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Research into the effects of pomegranate for diabetes has shown that the fruit may help protect the heart in diabetes patients against future atherosclerosis. Diabetic patients are at a higher risk for developing heart disease later in life, mainly due to poor blood glucose control, making preventive steps important. Pomegranate juice, although high in sugar, may contain antioxidants that help protect the inner lining of blood vessels from being damaged by free radicals and free-floating glucose. Used moderately with other approaches like medicine, exercise and a proper diet, pomegranate may show promise in future diabetic treatments.
Studies into the effects of natural ingredients like fruits and vegetables have shown that pomegranate may be promising in future diabetes-prevention treatments. Many diabetic patients are prone to developing atherosclerosis, or heart disease, later in life, often due to poor diabetic and blood glucose control. Uncontrolled blood sugar can often cause wear and tear on arteries and blood vessels, increasing the chance of stroke and future heart problems. Antioxidants, like the powerful ones found in the fruit pomegranate, may protect against these damaging effects, helping reduce the risk of developing serious heart conditions.
In most healthy patients, the pomegranate has been somewhat associated with improved heart health. Researchers studying the effects of pomegranate for diabetes treatment have shown that diabetic patients can improve their good cholesterol levels with pomegranate juice and decrease their bad cholesterol levels. A high cholesterol level in the form of LDL, or low density lipoproteins, is often a common concern for diabetics and is a common risk factor for diabetic heart-related problems later in life. Although these findings applied to diabetic patients, most researchers presume they can apply to most healthy individuals.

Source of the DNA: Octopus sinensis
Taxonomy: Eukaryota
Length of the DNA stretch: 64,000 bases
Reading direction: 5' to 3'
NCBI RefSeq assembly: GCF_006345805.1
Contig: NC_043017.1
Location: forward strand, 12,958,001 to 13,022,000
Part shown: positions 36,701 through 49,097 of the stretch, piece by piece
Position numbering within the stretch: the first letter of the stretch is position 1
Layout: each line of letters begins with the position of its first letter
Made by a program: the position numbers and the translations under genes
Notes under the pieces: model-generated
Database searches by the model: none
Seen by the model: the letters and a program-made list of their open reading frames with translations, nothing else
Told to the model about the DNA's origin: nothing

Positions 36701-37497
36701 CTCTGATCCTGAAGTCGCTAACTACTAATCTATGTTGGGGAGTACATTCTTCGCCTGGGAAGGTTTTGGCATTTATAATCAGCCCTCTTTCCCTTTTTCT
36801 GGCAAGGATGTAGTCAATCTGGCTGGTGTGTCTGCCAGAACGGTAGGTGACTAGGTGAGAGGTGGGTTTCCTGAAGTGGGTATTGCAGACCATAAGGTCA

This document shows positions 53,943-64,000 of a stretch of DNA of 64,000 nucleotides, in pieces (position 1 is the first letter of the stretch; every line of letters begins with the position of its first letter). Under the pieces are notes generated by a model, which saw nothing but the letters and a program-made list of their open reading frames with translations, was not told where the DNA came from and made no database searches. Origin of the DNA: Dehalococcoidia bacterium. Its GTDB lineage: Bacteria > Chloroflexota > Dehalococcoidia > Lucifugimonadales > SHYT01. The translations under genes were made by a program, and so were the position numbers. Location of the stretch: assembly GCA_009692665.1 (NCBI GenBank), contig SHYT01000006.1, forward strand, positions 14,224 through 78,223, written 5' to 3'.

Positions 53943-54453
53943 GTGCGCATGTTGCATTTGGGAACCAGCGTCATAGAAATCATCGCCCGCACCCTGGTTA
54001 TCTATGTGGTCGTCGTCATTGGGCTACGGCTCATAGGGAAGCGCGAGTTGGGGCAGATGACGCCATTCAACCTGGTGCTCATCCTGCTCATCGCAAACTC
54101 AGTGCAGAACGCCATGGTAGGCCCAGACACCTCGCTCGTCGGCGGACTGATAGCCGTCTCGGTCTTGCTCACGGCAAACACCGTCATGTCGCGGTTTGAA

With pomegranate for diabetes, it is often recommended that a person eat the whole fruit rather than consume the juice, which is often high in sugar. Although pomegranate juice does contain a higher concentration of antioxidants and nutrients, the whole fruit contains fiber that can help slow down blood sugar spikes. Most research involving pomegranate for diabetes-related heart conditions usually examines the juice, yet most nutritionists recommend that this may aggravate blood glucose and provide further inflammation and damage to insulin receptors. More research is needed on the effects of pomegranate for diabetes, and future treatments involving certain aspects of the pomegranate may be developed for future diabetes-prevention plans.